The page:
What is Moores Law?

Moore's law is named after Gordon E. Moore -- co-founder and Chairman Emeritus of Intel Corporation. (Image Copyright Intel Corporation)

Gordon Moore first published what later became known as Moore's Law in a 1965 Electronics Magazine article called Cramming more components onto integrated circuits.

Moore's Law states that the number of transistors that can be placed on an integrated circuit for the same price will increase exponentially by a factor of 2 every 18 to 24 months. In other words, put simply Moore's Law claims that CPU processing power will double approximately every two years for the price of 1,000 dollars. (Graph copyright Ray Kurzweil)

Today Moore's law is also known as the law of exponential growth or the accelerating change law (also known as the accelerated change law). Yet despite its relatively wide publicity most people fail to comprehend its immense power and profound implications. For example, there is an ancient Indian legend about the origins of Paal Paysam (or rice pudding) which is often quoted as a good case of the often underestimated power of exponential growth.

The most important and controversial implication of Moore's Law has often been described by futurists such as Ray Kurzweil and Vernor Vinge who believe that exponential growth trends such as Moore's Law will eventually lead to a Technological Singularity. For example, in the Law of Accelerating Returns Ray Kurzweil argues that Moore's Law is only one representation of the exponential growth in computing power in particular and the evolution of technology in general:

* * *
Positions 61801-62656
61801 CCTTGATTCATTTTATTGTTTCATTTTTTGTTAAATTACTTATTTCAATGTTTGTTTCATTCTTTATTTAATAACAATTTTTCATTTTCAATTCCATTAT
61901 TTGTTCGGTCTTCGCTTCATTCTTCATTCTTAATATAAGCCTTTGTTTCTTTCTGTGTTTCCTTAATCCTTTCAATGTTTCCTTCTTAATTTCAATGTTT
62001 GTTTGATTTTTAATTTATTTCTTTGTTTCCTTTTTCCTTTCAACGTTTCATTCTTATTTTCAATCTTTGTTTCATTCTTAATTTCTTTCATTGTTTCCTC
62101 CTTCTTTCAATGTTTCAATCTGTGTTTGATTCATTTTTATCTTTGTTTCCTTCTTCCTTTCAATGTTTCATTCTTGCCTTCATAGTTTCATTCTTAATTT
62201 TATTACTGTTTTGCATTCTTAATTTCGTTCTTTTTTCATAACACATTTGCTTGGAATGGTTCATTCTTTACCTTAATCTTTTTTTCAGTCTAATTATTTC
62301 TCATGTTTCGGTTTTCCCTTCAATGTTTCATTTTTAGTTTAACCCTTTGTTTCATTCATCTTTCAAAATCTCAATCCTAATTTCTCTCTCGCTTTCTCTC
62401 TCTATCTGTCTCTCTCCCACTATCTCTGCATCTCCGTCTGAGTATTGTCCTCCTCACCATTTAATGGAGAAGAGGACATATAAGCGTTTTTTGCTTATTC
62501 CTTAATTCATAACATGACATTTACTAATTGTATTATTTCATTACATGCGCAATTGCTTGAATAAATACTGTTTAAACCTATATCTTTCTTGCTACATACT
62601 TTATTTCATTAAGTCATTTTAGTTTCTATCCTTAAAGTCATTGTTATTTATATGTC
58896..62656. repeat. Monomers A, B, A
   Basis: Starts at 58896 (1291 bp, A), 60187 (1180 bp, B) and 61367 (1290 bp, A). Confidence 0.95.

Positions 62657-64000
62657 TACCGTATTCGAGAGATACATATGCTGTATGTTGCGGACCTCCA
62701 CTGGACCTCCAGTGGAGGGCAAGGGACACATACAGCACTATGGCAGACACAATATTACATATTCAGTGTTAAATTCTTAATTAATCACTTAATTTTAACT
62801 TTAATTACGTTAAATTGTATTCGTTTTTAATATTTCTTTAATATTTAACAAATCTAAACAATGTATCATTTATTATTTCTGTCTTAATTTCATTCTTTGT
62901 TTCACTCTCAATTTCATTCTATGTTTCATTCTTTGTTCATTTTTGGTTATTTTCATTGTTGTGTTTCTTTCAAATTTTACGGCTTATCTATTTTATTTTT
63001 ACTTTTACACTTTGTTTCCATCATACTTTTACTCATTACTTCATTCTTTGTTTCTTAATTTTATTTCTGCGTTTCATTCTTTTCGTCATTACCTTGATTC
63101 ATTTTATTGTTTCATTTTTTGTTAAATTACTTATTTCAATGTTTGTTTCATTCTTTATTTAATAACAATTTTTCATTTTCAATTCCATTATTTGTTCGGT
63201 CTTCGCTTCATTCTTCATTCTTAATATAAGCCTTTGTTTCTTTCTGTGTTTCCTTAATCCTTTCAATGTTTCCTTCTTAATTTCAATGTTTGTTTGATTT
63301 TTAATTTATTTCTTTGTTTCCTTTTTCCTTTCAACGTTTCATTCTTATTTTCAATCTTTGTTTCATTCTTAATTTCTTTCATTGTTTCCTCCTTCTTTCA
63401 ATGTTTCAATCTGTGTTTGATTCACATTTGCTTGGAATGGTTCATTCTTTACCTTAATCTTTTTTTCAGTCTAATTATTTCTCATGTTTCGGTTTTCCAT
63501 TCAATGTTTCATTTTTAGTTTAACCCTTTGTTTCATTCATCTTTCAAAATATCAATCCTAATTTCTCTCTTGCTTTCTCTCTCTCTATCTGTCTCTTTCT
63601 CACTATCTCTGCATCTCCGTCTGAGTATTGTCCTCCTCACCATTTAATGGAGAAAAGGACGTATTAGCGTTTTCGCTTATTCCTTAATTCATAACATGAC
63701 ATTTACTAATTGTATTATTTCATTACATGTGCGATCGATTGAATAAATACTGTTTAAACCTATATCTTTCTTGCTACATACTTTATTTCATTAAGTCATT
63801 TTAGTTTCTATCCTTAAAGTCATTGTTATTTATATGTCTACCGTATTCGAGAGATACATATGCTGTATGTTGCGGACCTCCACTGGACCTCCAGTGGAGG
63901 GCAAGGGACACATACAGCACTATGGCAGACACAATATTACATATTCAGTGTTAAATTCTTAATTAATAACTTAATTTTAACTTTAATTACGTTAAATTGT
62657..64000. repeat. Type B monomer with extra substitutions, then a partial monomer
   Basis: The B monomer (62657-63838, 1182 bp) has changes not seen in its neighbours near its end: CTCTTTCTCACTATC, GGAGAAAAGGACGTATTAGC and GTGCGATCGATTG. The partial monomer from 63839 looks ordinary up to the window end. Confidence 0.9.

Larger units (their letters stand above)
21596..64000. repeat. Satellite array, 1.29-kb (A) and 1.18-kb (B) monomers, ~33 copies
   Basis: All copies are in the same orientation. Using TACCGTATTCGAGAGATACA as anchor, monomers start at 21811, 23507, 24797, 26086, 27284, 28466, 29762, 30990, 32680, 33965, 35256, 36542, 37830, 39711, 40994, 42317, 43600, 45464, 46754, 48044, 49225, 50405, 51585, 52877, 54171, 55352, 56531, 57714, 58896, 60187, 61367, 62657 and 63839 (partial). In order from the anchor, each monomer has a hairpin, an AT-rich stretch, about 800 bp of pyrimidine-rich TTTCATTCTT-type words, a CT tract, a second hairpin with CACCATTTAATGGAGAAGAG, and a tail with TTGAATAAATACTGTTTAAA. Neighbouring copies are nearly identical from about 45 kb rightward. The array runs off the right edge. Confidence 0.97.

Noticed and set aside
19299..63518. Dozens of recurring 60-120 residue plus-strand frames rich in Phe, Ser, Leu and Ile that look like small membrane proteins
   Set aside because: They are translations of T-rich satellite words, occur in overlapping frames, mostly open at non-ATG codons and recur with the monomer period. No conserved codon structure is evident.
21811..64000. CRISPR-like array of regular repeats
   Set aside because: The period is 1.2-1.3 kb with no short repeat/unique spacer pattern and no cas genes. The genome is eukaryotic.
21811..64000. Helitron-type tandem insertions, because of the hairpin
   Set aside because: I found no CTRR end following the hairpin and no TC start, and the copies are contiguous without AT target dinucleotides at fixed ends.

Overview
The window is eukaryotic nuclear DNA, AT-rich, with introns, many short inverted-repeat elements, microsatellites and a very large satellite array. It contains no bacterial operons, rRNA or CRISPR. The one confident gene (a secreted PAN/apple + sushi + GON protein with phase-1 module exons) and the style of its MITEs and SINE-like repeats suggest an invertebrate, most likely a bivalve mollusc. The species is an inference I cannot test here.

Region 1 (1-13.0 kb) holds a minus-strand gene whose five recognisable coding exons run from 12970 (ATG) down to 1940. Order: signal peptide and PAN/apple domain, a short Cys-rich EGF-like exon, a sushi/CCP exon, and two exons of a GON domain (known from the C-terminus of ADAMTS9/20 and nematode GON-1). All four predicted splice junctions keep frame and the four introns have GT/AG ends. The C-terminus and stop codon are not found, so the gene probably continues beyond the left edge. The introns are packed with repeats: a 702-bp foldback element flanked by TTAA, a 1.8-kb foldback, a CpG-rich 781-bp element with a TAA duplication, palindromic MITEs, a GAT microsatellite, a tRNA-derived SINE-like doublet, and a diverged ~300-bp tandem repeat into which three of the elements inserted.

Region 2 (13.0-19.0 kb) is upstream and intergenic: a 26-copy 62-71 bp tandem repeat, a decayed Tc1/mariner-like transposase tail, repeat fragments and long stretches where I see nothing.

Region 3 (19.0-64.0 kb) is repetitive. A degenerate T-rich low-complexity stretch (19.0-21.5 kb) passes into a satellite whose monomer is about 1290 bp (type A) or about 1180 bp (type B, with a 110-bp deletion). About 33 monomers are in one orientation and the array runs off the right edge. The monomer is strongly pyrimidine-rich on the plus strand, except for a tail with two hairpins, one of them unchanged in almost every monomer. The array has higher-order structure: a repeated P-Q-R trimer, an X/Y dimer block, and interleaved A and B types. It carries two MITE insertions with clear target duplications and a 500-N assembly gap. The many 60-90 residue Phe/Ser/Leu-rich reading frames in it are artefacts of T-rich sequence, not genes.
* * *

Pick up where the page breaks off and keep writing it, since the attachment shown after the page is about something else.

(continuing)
"Moore's law of Integrated Circuits was not the first, but the fifth paradigm to forecast accelerating price-performance ratios. Computing devices have been consistently multiplying in power (per unit of time) from the mechanical calculating devices used in the 1890 U.S. Census, to [Newman's] relay-based "[Heath] Robinson" machine that cracked the Nazi [Lorenz cipher], to the CBS vacuum tube computer that predicted the election of Eisenhower, to the transistor-based machines used in the first space launches, to the integrated-circuit-based personal computer."

It seems that, while Gordon Moore was arguably the first to note the exponential growth in computing power, this exponential trend has been a part of technological progress for much longer than originally thought.

Some of the main issues here are:

Will Moore's Law continue to hold true? For how long?

Does Moore's Law (or exponential growth in general) apply in areas other than technology? If yes, then, what does it mean for the future of humanity?

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